Developing Trusted Relationships

When you are taking steps toward fulfilling a goal, your greatest source of strength may come from a group of people you trust.

Who do you trust?  Who can you ask for advice, clarity and accountability? Can these people help you take the next step?

Many times, we look around us and see that the people closest to us do not have the knowledge, expertise or temperament to help us achieve our goal.  Studies show that we become like the people we are closest to. Do the people I am surrounded by represent the type of person I want to become?

Proverbs 27:7 says, ‘As iron sharpens iron, so one person sharpens another’.  We all need the sharpening power of a trusted group of advisors. I do not mean a committee or a board of directors.  I mean 3-5 people who can help you see your work from a different perspective and encourage you to take the next appropriate steps. We gain so much wisdom from the experience of others.  (Read more about wisdom here)
As John Donne said, ‘No man is an island’ and God did not call us to wander alone, without help or accountability.  Your ability to reach your calling is either helped or hindered by the people you choose to be around.

 

What happens when we have an inner circle of trust?

To begin with, ideas flow freely.  Admit it—alone, you do not have all the best ideas nor the complete knowledge of any system.  No one does.

Collaboration with trusted people often leads to a breakthrough. When you combine ideas, instead of just transferring ideas, new and unique solutions come to the surface.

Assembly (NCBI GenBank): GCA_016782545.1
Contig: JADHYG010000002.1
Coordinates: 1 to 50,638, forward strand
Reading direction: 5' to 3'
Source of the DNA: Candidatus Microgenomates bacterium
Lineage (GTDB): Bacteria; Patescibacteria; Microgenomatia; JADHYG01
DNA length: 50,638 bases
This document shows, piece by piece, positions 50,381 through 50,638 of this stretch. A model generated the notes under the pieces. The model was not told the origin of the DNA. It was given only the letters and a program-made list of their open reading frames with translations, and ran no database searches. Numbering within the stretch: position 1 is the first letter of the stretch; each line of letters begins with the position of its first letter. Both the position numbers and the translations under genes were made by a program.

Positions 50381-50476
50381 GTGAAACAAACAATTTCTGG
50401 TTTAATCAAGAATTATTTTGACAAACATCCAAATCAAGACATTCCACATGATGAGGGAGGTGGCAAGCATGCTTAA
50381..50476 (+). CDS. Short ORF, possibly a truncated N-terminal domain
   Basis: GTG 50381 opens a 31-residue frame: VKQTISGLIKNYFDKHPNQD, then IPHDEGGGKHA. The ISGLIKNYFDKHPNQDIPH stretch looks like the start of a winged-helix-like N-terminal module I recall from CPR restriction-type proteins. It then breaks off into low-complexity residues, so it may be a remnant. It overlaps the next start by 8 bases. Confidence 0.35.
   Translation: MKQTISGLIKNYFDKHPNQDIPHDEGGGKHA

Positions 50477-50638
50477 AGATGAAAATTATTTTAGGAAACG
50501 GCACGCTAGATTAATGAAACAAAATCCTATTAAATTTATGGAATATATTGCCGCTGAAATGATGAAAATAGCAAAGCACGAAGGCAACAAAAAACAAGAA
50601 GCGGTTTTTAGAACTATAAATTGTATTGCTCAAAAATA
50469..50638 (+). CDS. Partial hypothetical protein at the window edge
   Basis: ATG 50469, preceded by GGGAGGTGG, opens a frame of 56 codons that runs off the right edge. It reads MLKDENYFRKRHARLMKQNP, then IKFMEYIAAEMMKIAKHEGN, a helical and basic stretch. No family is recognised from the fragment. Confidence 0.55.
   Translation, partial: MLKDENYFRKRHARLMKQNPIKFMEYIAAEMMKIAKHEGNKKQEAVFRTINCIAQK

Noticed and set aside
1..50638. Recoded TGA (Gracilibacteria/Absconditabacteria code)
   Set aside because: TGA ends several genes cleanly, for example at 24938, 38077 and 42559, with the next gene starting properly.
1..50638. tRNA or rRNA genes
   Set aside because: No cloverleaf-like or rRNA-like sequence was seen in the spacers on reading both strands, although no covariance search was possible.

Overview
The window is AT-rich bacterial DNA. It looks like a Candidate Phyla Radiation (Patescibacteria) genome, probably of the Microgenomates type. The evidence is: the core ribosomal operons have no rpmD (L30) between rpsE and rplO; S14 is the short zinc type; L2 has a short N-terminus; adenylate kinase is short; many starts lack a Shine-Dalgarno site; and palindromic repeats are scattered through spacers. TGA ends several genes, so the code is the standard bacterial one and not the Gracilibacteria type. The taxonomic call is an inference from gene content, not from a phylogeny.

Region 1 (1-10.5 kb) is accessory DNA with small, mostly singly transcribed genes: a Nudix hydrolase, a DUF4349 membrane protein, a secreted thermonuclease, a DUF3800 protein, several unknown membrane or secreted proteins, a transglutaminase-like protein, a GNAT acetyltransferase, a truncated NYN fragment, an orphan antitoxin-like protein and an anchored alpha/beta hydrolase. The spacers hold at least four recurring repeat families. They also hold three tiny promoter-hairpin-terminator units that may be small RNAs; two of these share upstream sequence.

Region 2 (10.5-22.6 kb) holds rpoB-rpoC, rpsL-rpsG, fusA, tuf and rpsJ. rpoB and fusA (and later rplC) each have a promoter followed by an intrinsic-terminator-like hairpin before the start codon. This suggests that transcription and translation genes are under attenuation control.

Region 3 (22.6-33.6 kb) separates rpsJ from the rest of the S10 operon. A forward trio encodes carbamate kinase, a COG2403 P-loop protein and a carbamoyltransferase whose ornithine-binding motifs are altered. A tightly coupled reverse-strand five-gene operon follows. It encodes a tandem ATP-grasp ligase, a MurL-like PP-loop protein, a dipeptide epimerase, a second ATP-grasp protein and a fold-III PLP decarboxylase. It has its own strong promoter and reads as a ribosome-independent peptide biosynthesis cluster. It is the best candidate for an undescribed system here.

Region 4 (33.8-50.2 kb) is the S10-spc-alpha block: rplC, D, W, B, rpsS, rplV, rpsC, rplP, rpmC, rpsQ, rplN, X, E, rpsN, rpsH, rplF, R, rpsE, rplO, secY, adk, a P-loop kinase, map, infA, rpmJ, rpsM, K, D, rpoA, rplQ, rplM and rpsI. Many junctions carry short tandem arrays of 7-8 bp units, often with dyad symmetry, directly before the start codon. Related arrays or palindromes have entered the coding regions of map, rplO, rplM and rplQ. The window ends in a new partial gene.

If you need to develop trusted relationships, how do you choose these people?

  1. Look for someone who is trustworthy.  So often, people overlook glaring, obvious flaws in a person, so let the person’s action and character speak for themselves.
  2. Look for someone who has a different perspective than you. For example, are you a big picture thinker? Get to know someone who is detail-oriented.
  3. Look for someone who is willing to challenge or confront you.  Having a ‘yes man’ on your team can seem attractive, but you want someone who can see problems and overcome them.
  4. Look for someone who is a leader.

Developing these relationships from scratch can seem overwhelming, but there are action steps you can take today that will help you develop the power of a trusted inner circle.

To begin with, commit to actually finding these relationships.  Make it a priority.  Develop your social skills, networking skills and put time for development into your calendar.

Pray.  Seek the face of God, and ask Him, ‘Who do you want to bring into my life, to help me with this calling?’ They do not have to live close by! Thanks to the power of technology, God may bring you a trusted advisor from the other side of the world.

Then, actually ask the person, ‘Can we work together on this? Will you be a part of my circle of advisors? Can I trust you to help me on this project?’

Start today.

 

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